In order to eliminate noise, a corrosion operation is required for the obtained . Then, the binary image is formed by using threshold processing to . The gray-level image for each band of hyperspectral image is processed using the abovementioned procedures to obtain the 128 binary images which form a cube of dimensions (i.e., are the width and height of hyperspectral image).
This cube can be regarded as vectors of 128 dimensions, and the element in every vector is either 0 or 1. The number of element 1 in every vector is registered so as to form a matrix D of dimensions. A threshold k is defined to convert the matrix D into a binary image E as follows, which is illustrated in Figure 3.
For the binary image E, the spectra are extracted whose corresponding pixel value is 1 so as to form a new matrix X of dimensions, while represents the number of element 1 in binary image E.
The abovementioned image and spectral processing operations were performed to a ROI in a hyperspectral image of one sample. In this work, the size of ROI is set as . In a wood hyperspectral image of dimensions, the initial ROI is placed in the upper-left position in the image to obtain the computed matrix X. Then, the ROI moves gradually from left to right and from top to bottom to traverse the whole hyperspectral image to obtain multiple matrices . These matrices are connected by columns to obtain a matrix with a dimension of , and the mean value for each column is computed to form a new vector of 128 dimensions. For a hardwood species with m hyperspectral image specimens, we may obtain multiple vectors and calculate the mean vector . As an example, Figure 4 illustrates the mean spectral vector for the six hardwood species in our measurements in the wood vessels’ peripheral regions. The training samples are used to calculate with the ROI of and the structural element A of disk shape with the size r. In Figure 4, we can see that the mean spectral curves for training sets in wood vessels’ peripheral regions are different for the six hardwood species. Therefore, this spectral difference can be used to identify hardwood species. Since different hardwood species have different vessel sizes, the structural element A with different size r is used for the 6 hardwood species. This is explained in detail in Section 3.4.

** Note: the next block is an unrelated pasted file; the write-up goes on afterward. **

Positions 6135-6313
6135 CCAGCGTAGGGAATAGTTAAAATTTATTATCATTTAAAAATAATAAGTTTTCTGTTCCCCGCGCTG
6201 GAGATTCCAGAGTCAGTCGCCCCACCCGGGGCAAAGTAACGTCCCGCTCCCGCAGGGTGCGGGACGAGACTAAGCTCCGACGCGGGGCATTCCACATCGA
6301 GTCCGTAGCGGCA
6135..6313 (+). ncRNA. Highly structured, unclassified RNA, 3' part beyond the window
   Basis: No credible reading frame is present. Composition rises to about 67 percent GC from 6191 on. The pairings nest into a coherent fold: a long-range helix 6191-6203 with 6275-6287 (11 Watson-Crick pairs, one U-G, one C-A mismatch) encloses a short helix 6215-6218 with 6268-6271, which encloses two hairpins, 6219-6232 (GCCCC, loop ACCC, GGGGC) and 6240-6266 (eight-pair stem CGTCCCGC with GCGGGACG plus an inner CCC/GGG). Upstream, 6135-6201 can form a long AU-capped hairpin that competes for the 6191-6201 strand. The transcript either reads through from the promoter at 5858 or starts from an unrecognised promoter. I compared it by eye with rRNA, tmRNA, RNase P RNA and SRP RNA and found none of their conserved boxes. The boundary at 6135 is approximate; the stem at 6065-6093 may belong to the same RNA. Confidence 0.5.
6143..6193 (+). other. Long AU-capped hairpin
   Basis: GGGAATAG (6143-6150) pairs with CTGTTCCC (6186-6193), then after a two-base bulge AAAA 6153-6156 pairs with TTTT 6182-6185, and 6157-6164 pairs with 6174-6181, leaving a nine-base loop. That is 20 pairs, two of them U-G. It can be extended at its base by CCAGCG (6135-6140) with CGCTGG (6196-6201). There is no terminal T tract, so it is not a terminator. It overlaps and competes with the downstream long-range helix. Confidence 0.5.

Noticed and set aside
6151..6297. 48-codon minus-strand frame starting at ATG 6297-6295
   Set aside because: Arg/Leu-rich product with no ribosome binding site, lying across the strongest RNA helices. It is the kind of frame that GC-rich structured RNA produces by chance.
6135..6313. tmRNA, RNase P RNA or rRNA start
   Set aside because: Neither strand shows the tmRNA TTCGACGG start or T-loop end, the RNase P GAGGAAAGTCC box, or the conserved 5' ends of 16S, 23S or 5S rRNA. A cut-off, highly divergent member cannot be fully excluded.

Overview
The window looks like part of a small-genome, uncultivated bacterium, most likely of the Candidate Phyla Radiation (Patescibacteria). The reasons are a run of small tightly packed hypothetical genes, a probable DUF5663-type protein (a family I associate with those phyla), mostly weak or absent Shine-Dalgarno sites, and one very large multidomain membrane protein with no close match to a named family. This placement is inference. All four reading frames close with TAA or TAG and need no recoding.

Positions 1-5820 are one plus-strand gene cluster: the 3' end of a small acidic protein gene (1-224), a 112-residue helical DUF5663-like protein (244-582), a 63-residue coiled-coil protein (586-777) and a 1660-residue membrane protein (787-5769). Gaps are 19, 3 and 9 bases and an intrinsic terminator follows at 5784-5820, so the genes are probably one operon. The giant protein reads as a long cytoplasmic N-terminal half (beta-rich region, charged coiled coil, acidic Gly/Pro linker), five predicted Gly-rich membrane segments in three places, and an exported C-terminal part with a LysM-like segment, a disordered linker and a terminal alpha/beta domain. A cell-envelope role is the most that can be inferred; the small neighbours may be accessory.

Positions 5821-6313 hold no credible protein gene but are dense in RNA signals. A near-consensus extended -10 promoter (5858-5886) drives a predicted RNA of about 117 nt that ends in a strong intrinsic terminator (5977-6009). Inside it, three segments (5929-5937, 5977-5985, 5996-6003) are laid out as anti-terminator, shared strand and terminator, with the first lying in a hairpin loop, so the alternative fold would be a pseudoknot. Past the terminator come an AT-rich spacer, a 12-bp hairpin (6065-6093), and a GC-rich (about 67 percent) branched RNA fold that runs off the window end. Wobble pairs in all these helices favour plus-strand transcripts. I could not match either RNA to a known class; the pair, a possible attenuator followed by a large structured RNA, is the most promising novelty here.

2.5. Spectral Analysis in Wood Vessels’ Central Regions with K-L Divergence
K-L divergence is widely used in information theory as a signal similarity measuring tool . We suppose the probability distributions of two discrete random signals as and , respectively. The K-L divergence for Y to X is then defined as follows:
Therefore, the difference between two band images of a hyperspectral image cube can be measured using the K-L divergence equation (3).
Suppose a hyperspectral image cube , where and L, N represent the number of spectral bands and pixels of a 2D band image, respectively. After normalization of data in X, the K-L divergence of the jth band image relative to the ith band image can be defined as follows:
In this way, we can calculate the K-L divergence of two band images to obtain a symmetric matrix D. The ith row of this matrix is defined as , and the mean value of its L elements represents, to some extent, the information entropy of the ith band image. Therefore, we may use the 10 spectral bands with the 10 largest entropies to form an image cube (Figure 5(a)) and its complementary image cube (Figure 5(b)). This cube is classified into 4 parts by use of a K-means clustering algorithm so that the spatial pixels in the original wood hyperspectral image cube are classified into 4 parts, as illustrated in Figures 5(c)–5(f).
As shown in Figure 5, the white part in Figure 5(d) is the wood vessels’ central region, which is segmented accurately. Figures 5(c), 5(e) and 5(f) indicate the wood vessels’ peripheral and background regions. In fact, the wood vessels’ peripheral region is clustered separately into different parts, as illustrated in Figures 5(c), 5(e) and 5(f). Therefore, this classification is not suitable for accurately extracting the wood vessels’ peripheral region. In order to more accurately segment the vessels’ central region, it is necessary to perform a morphological corrosion operation on the white sections in Figure 5(d).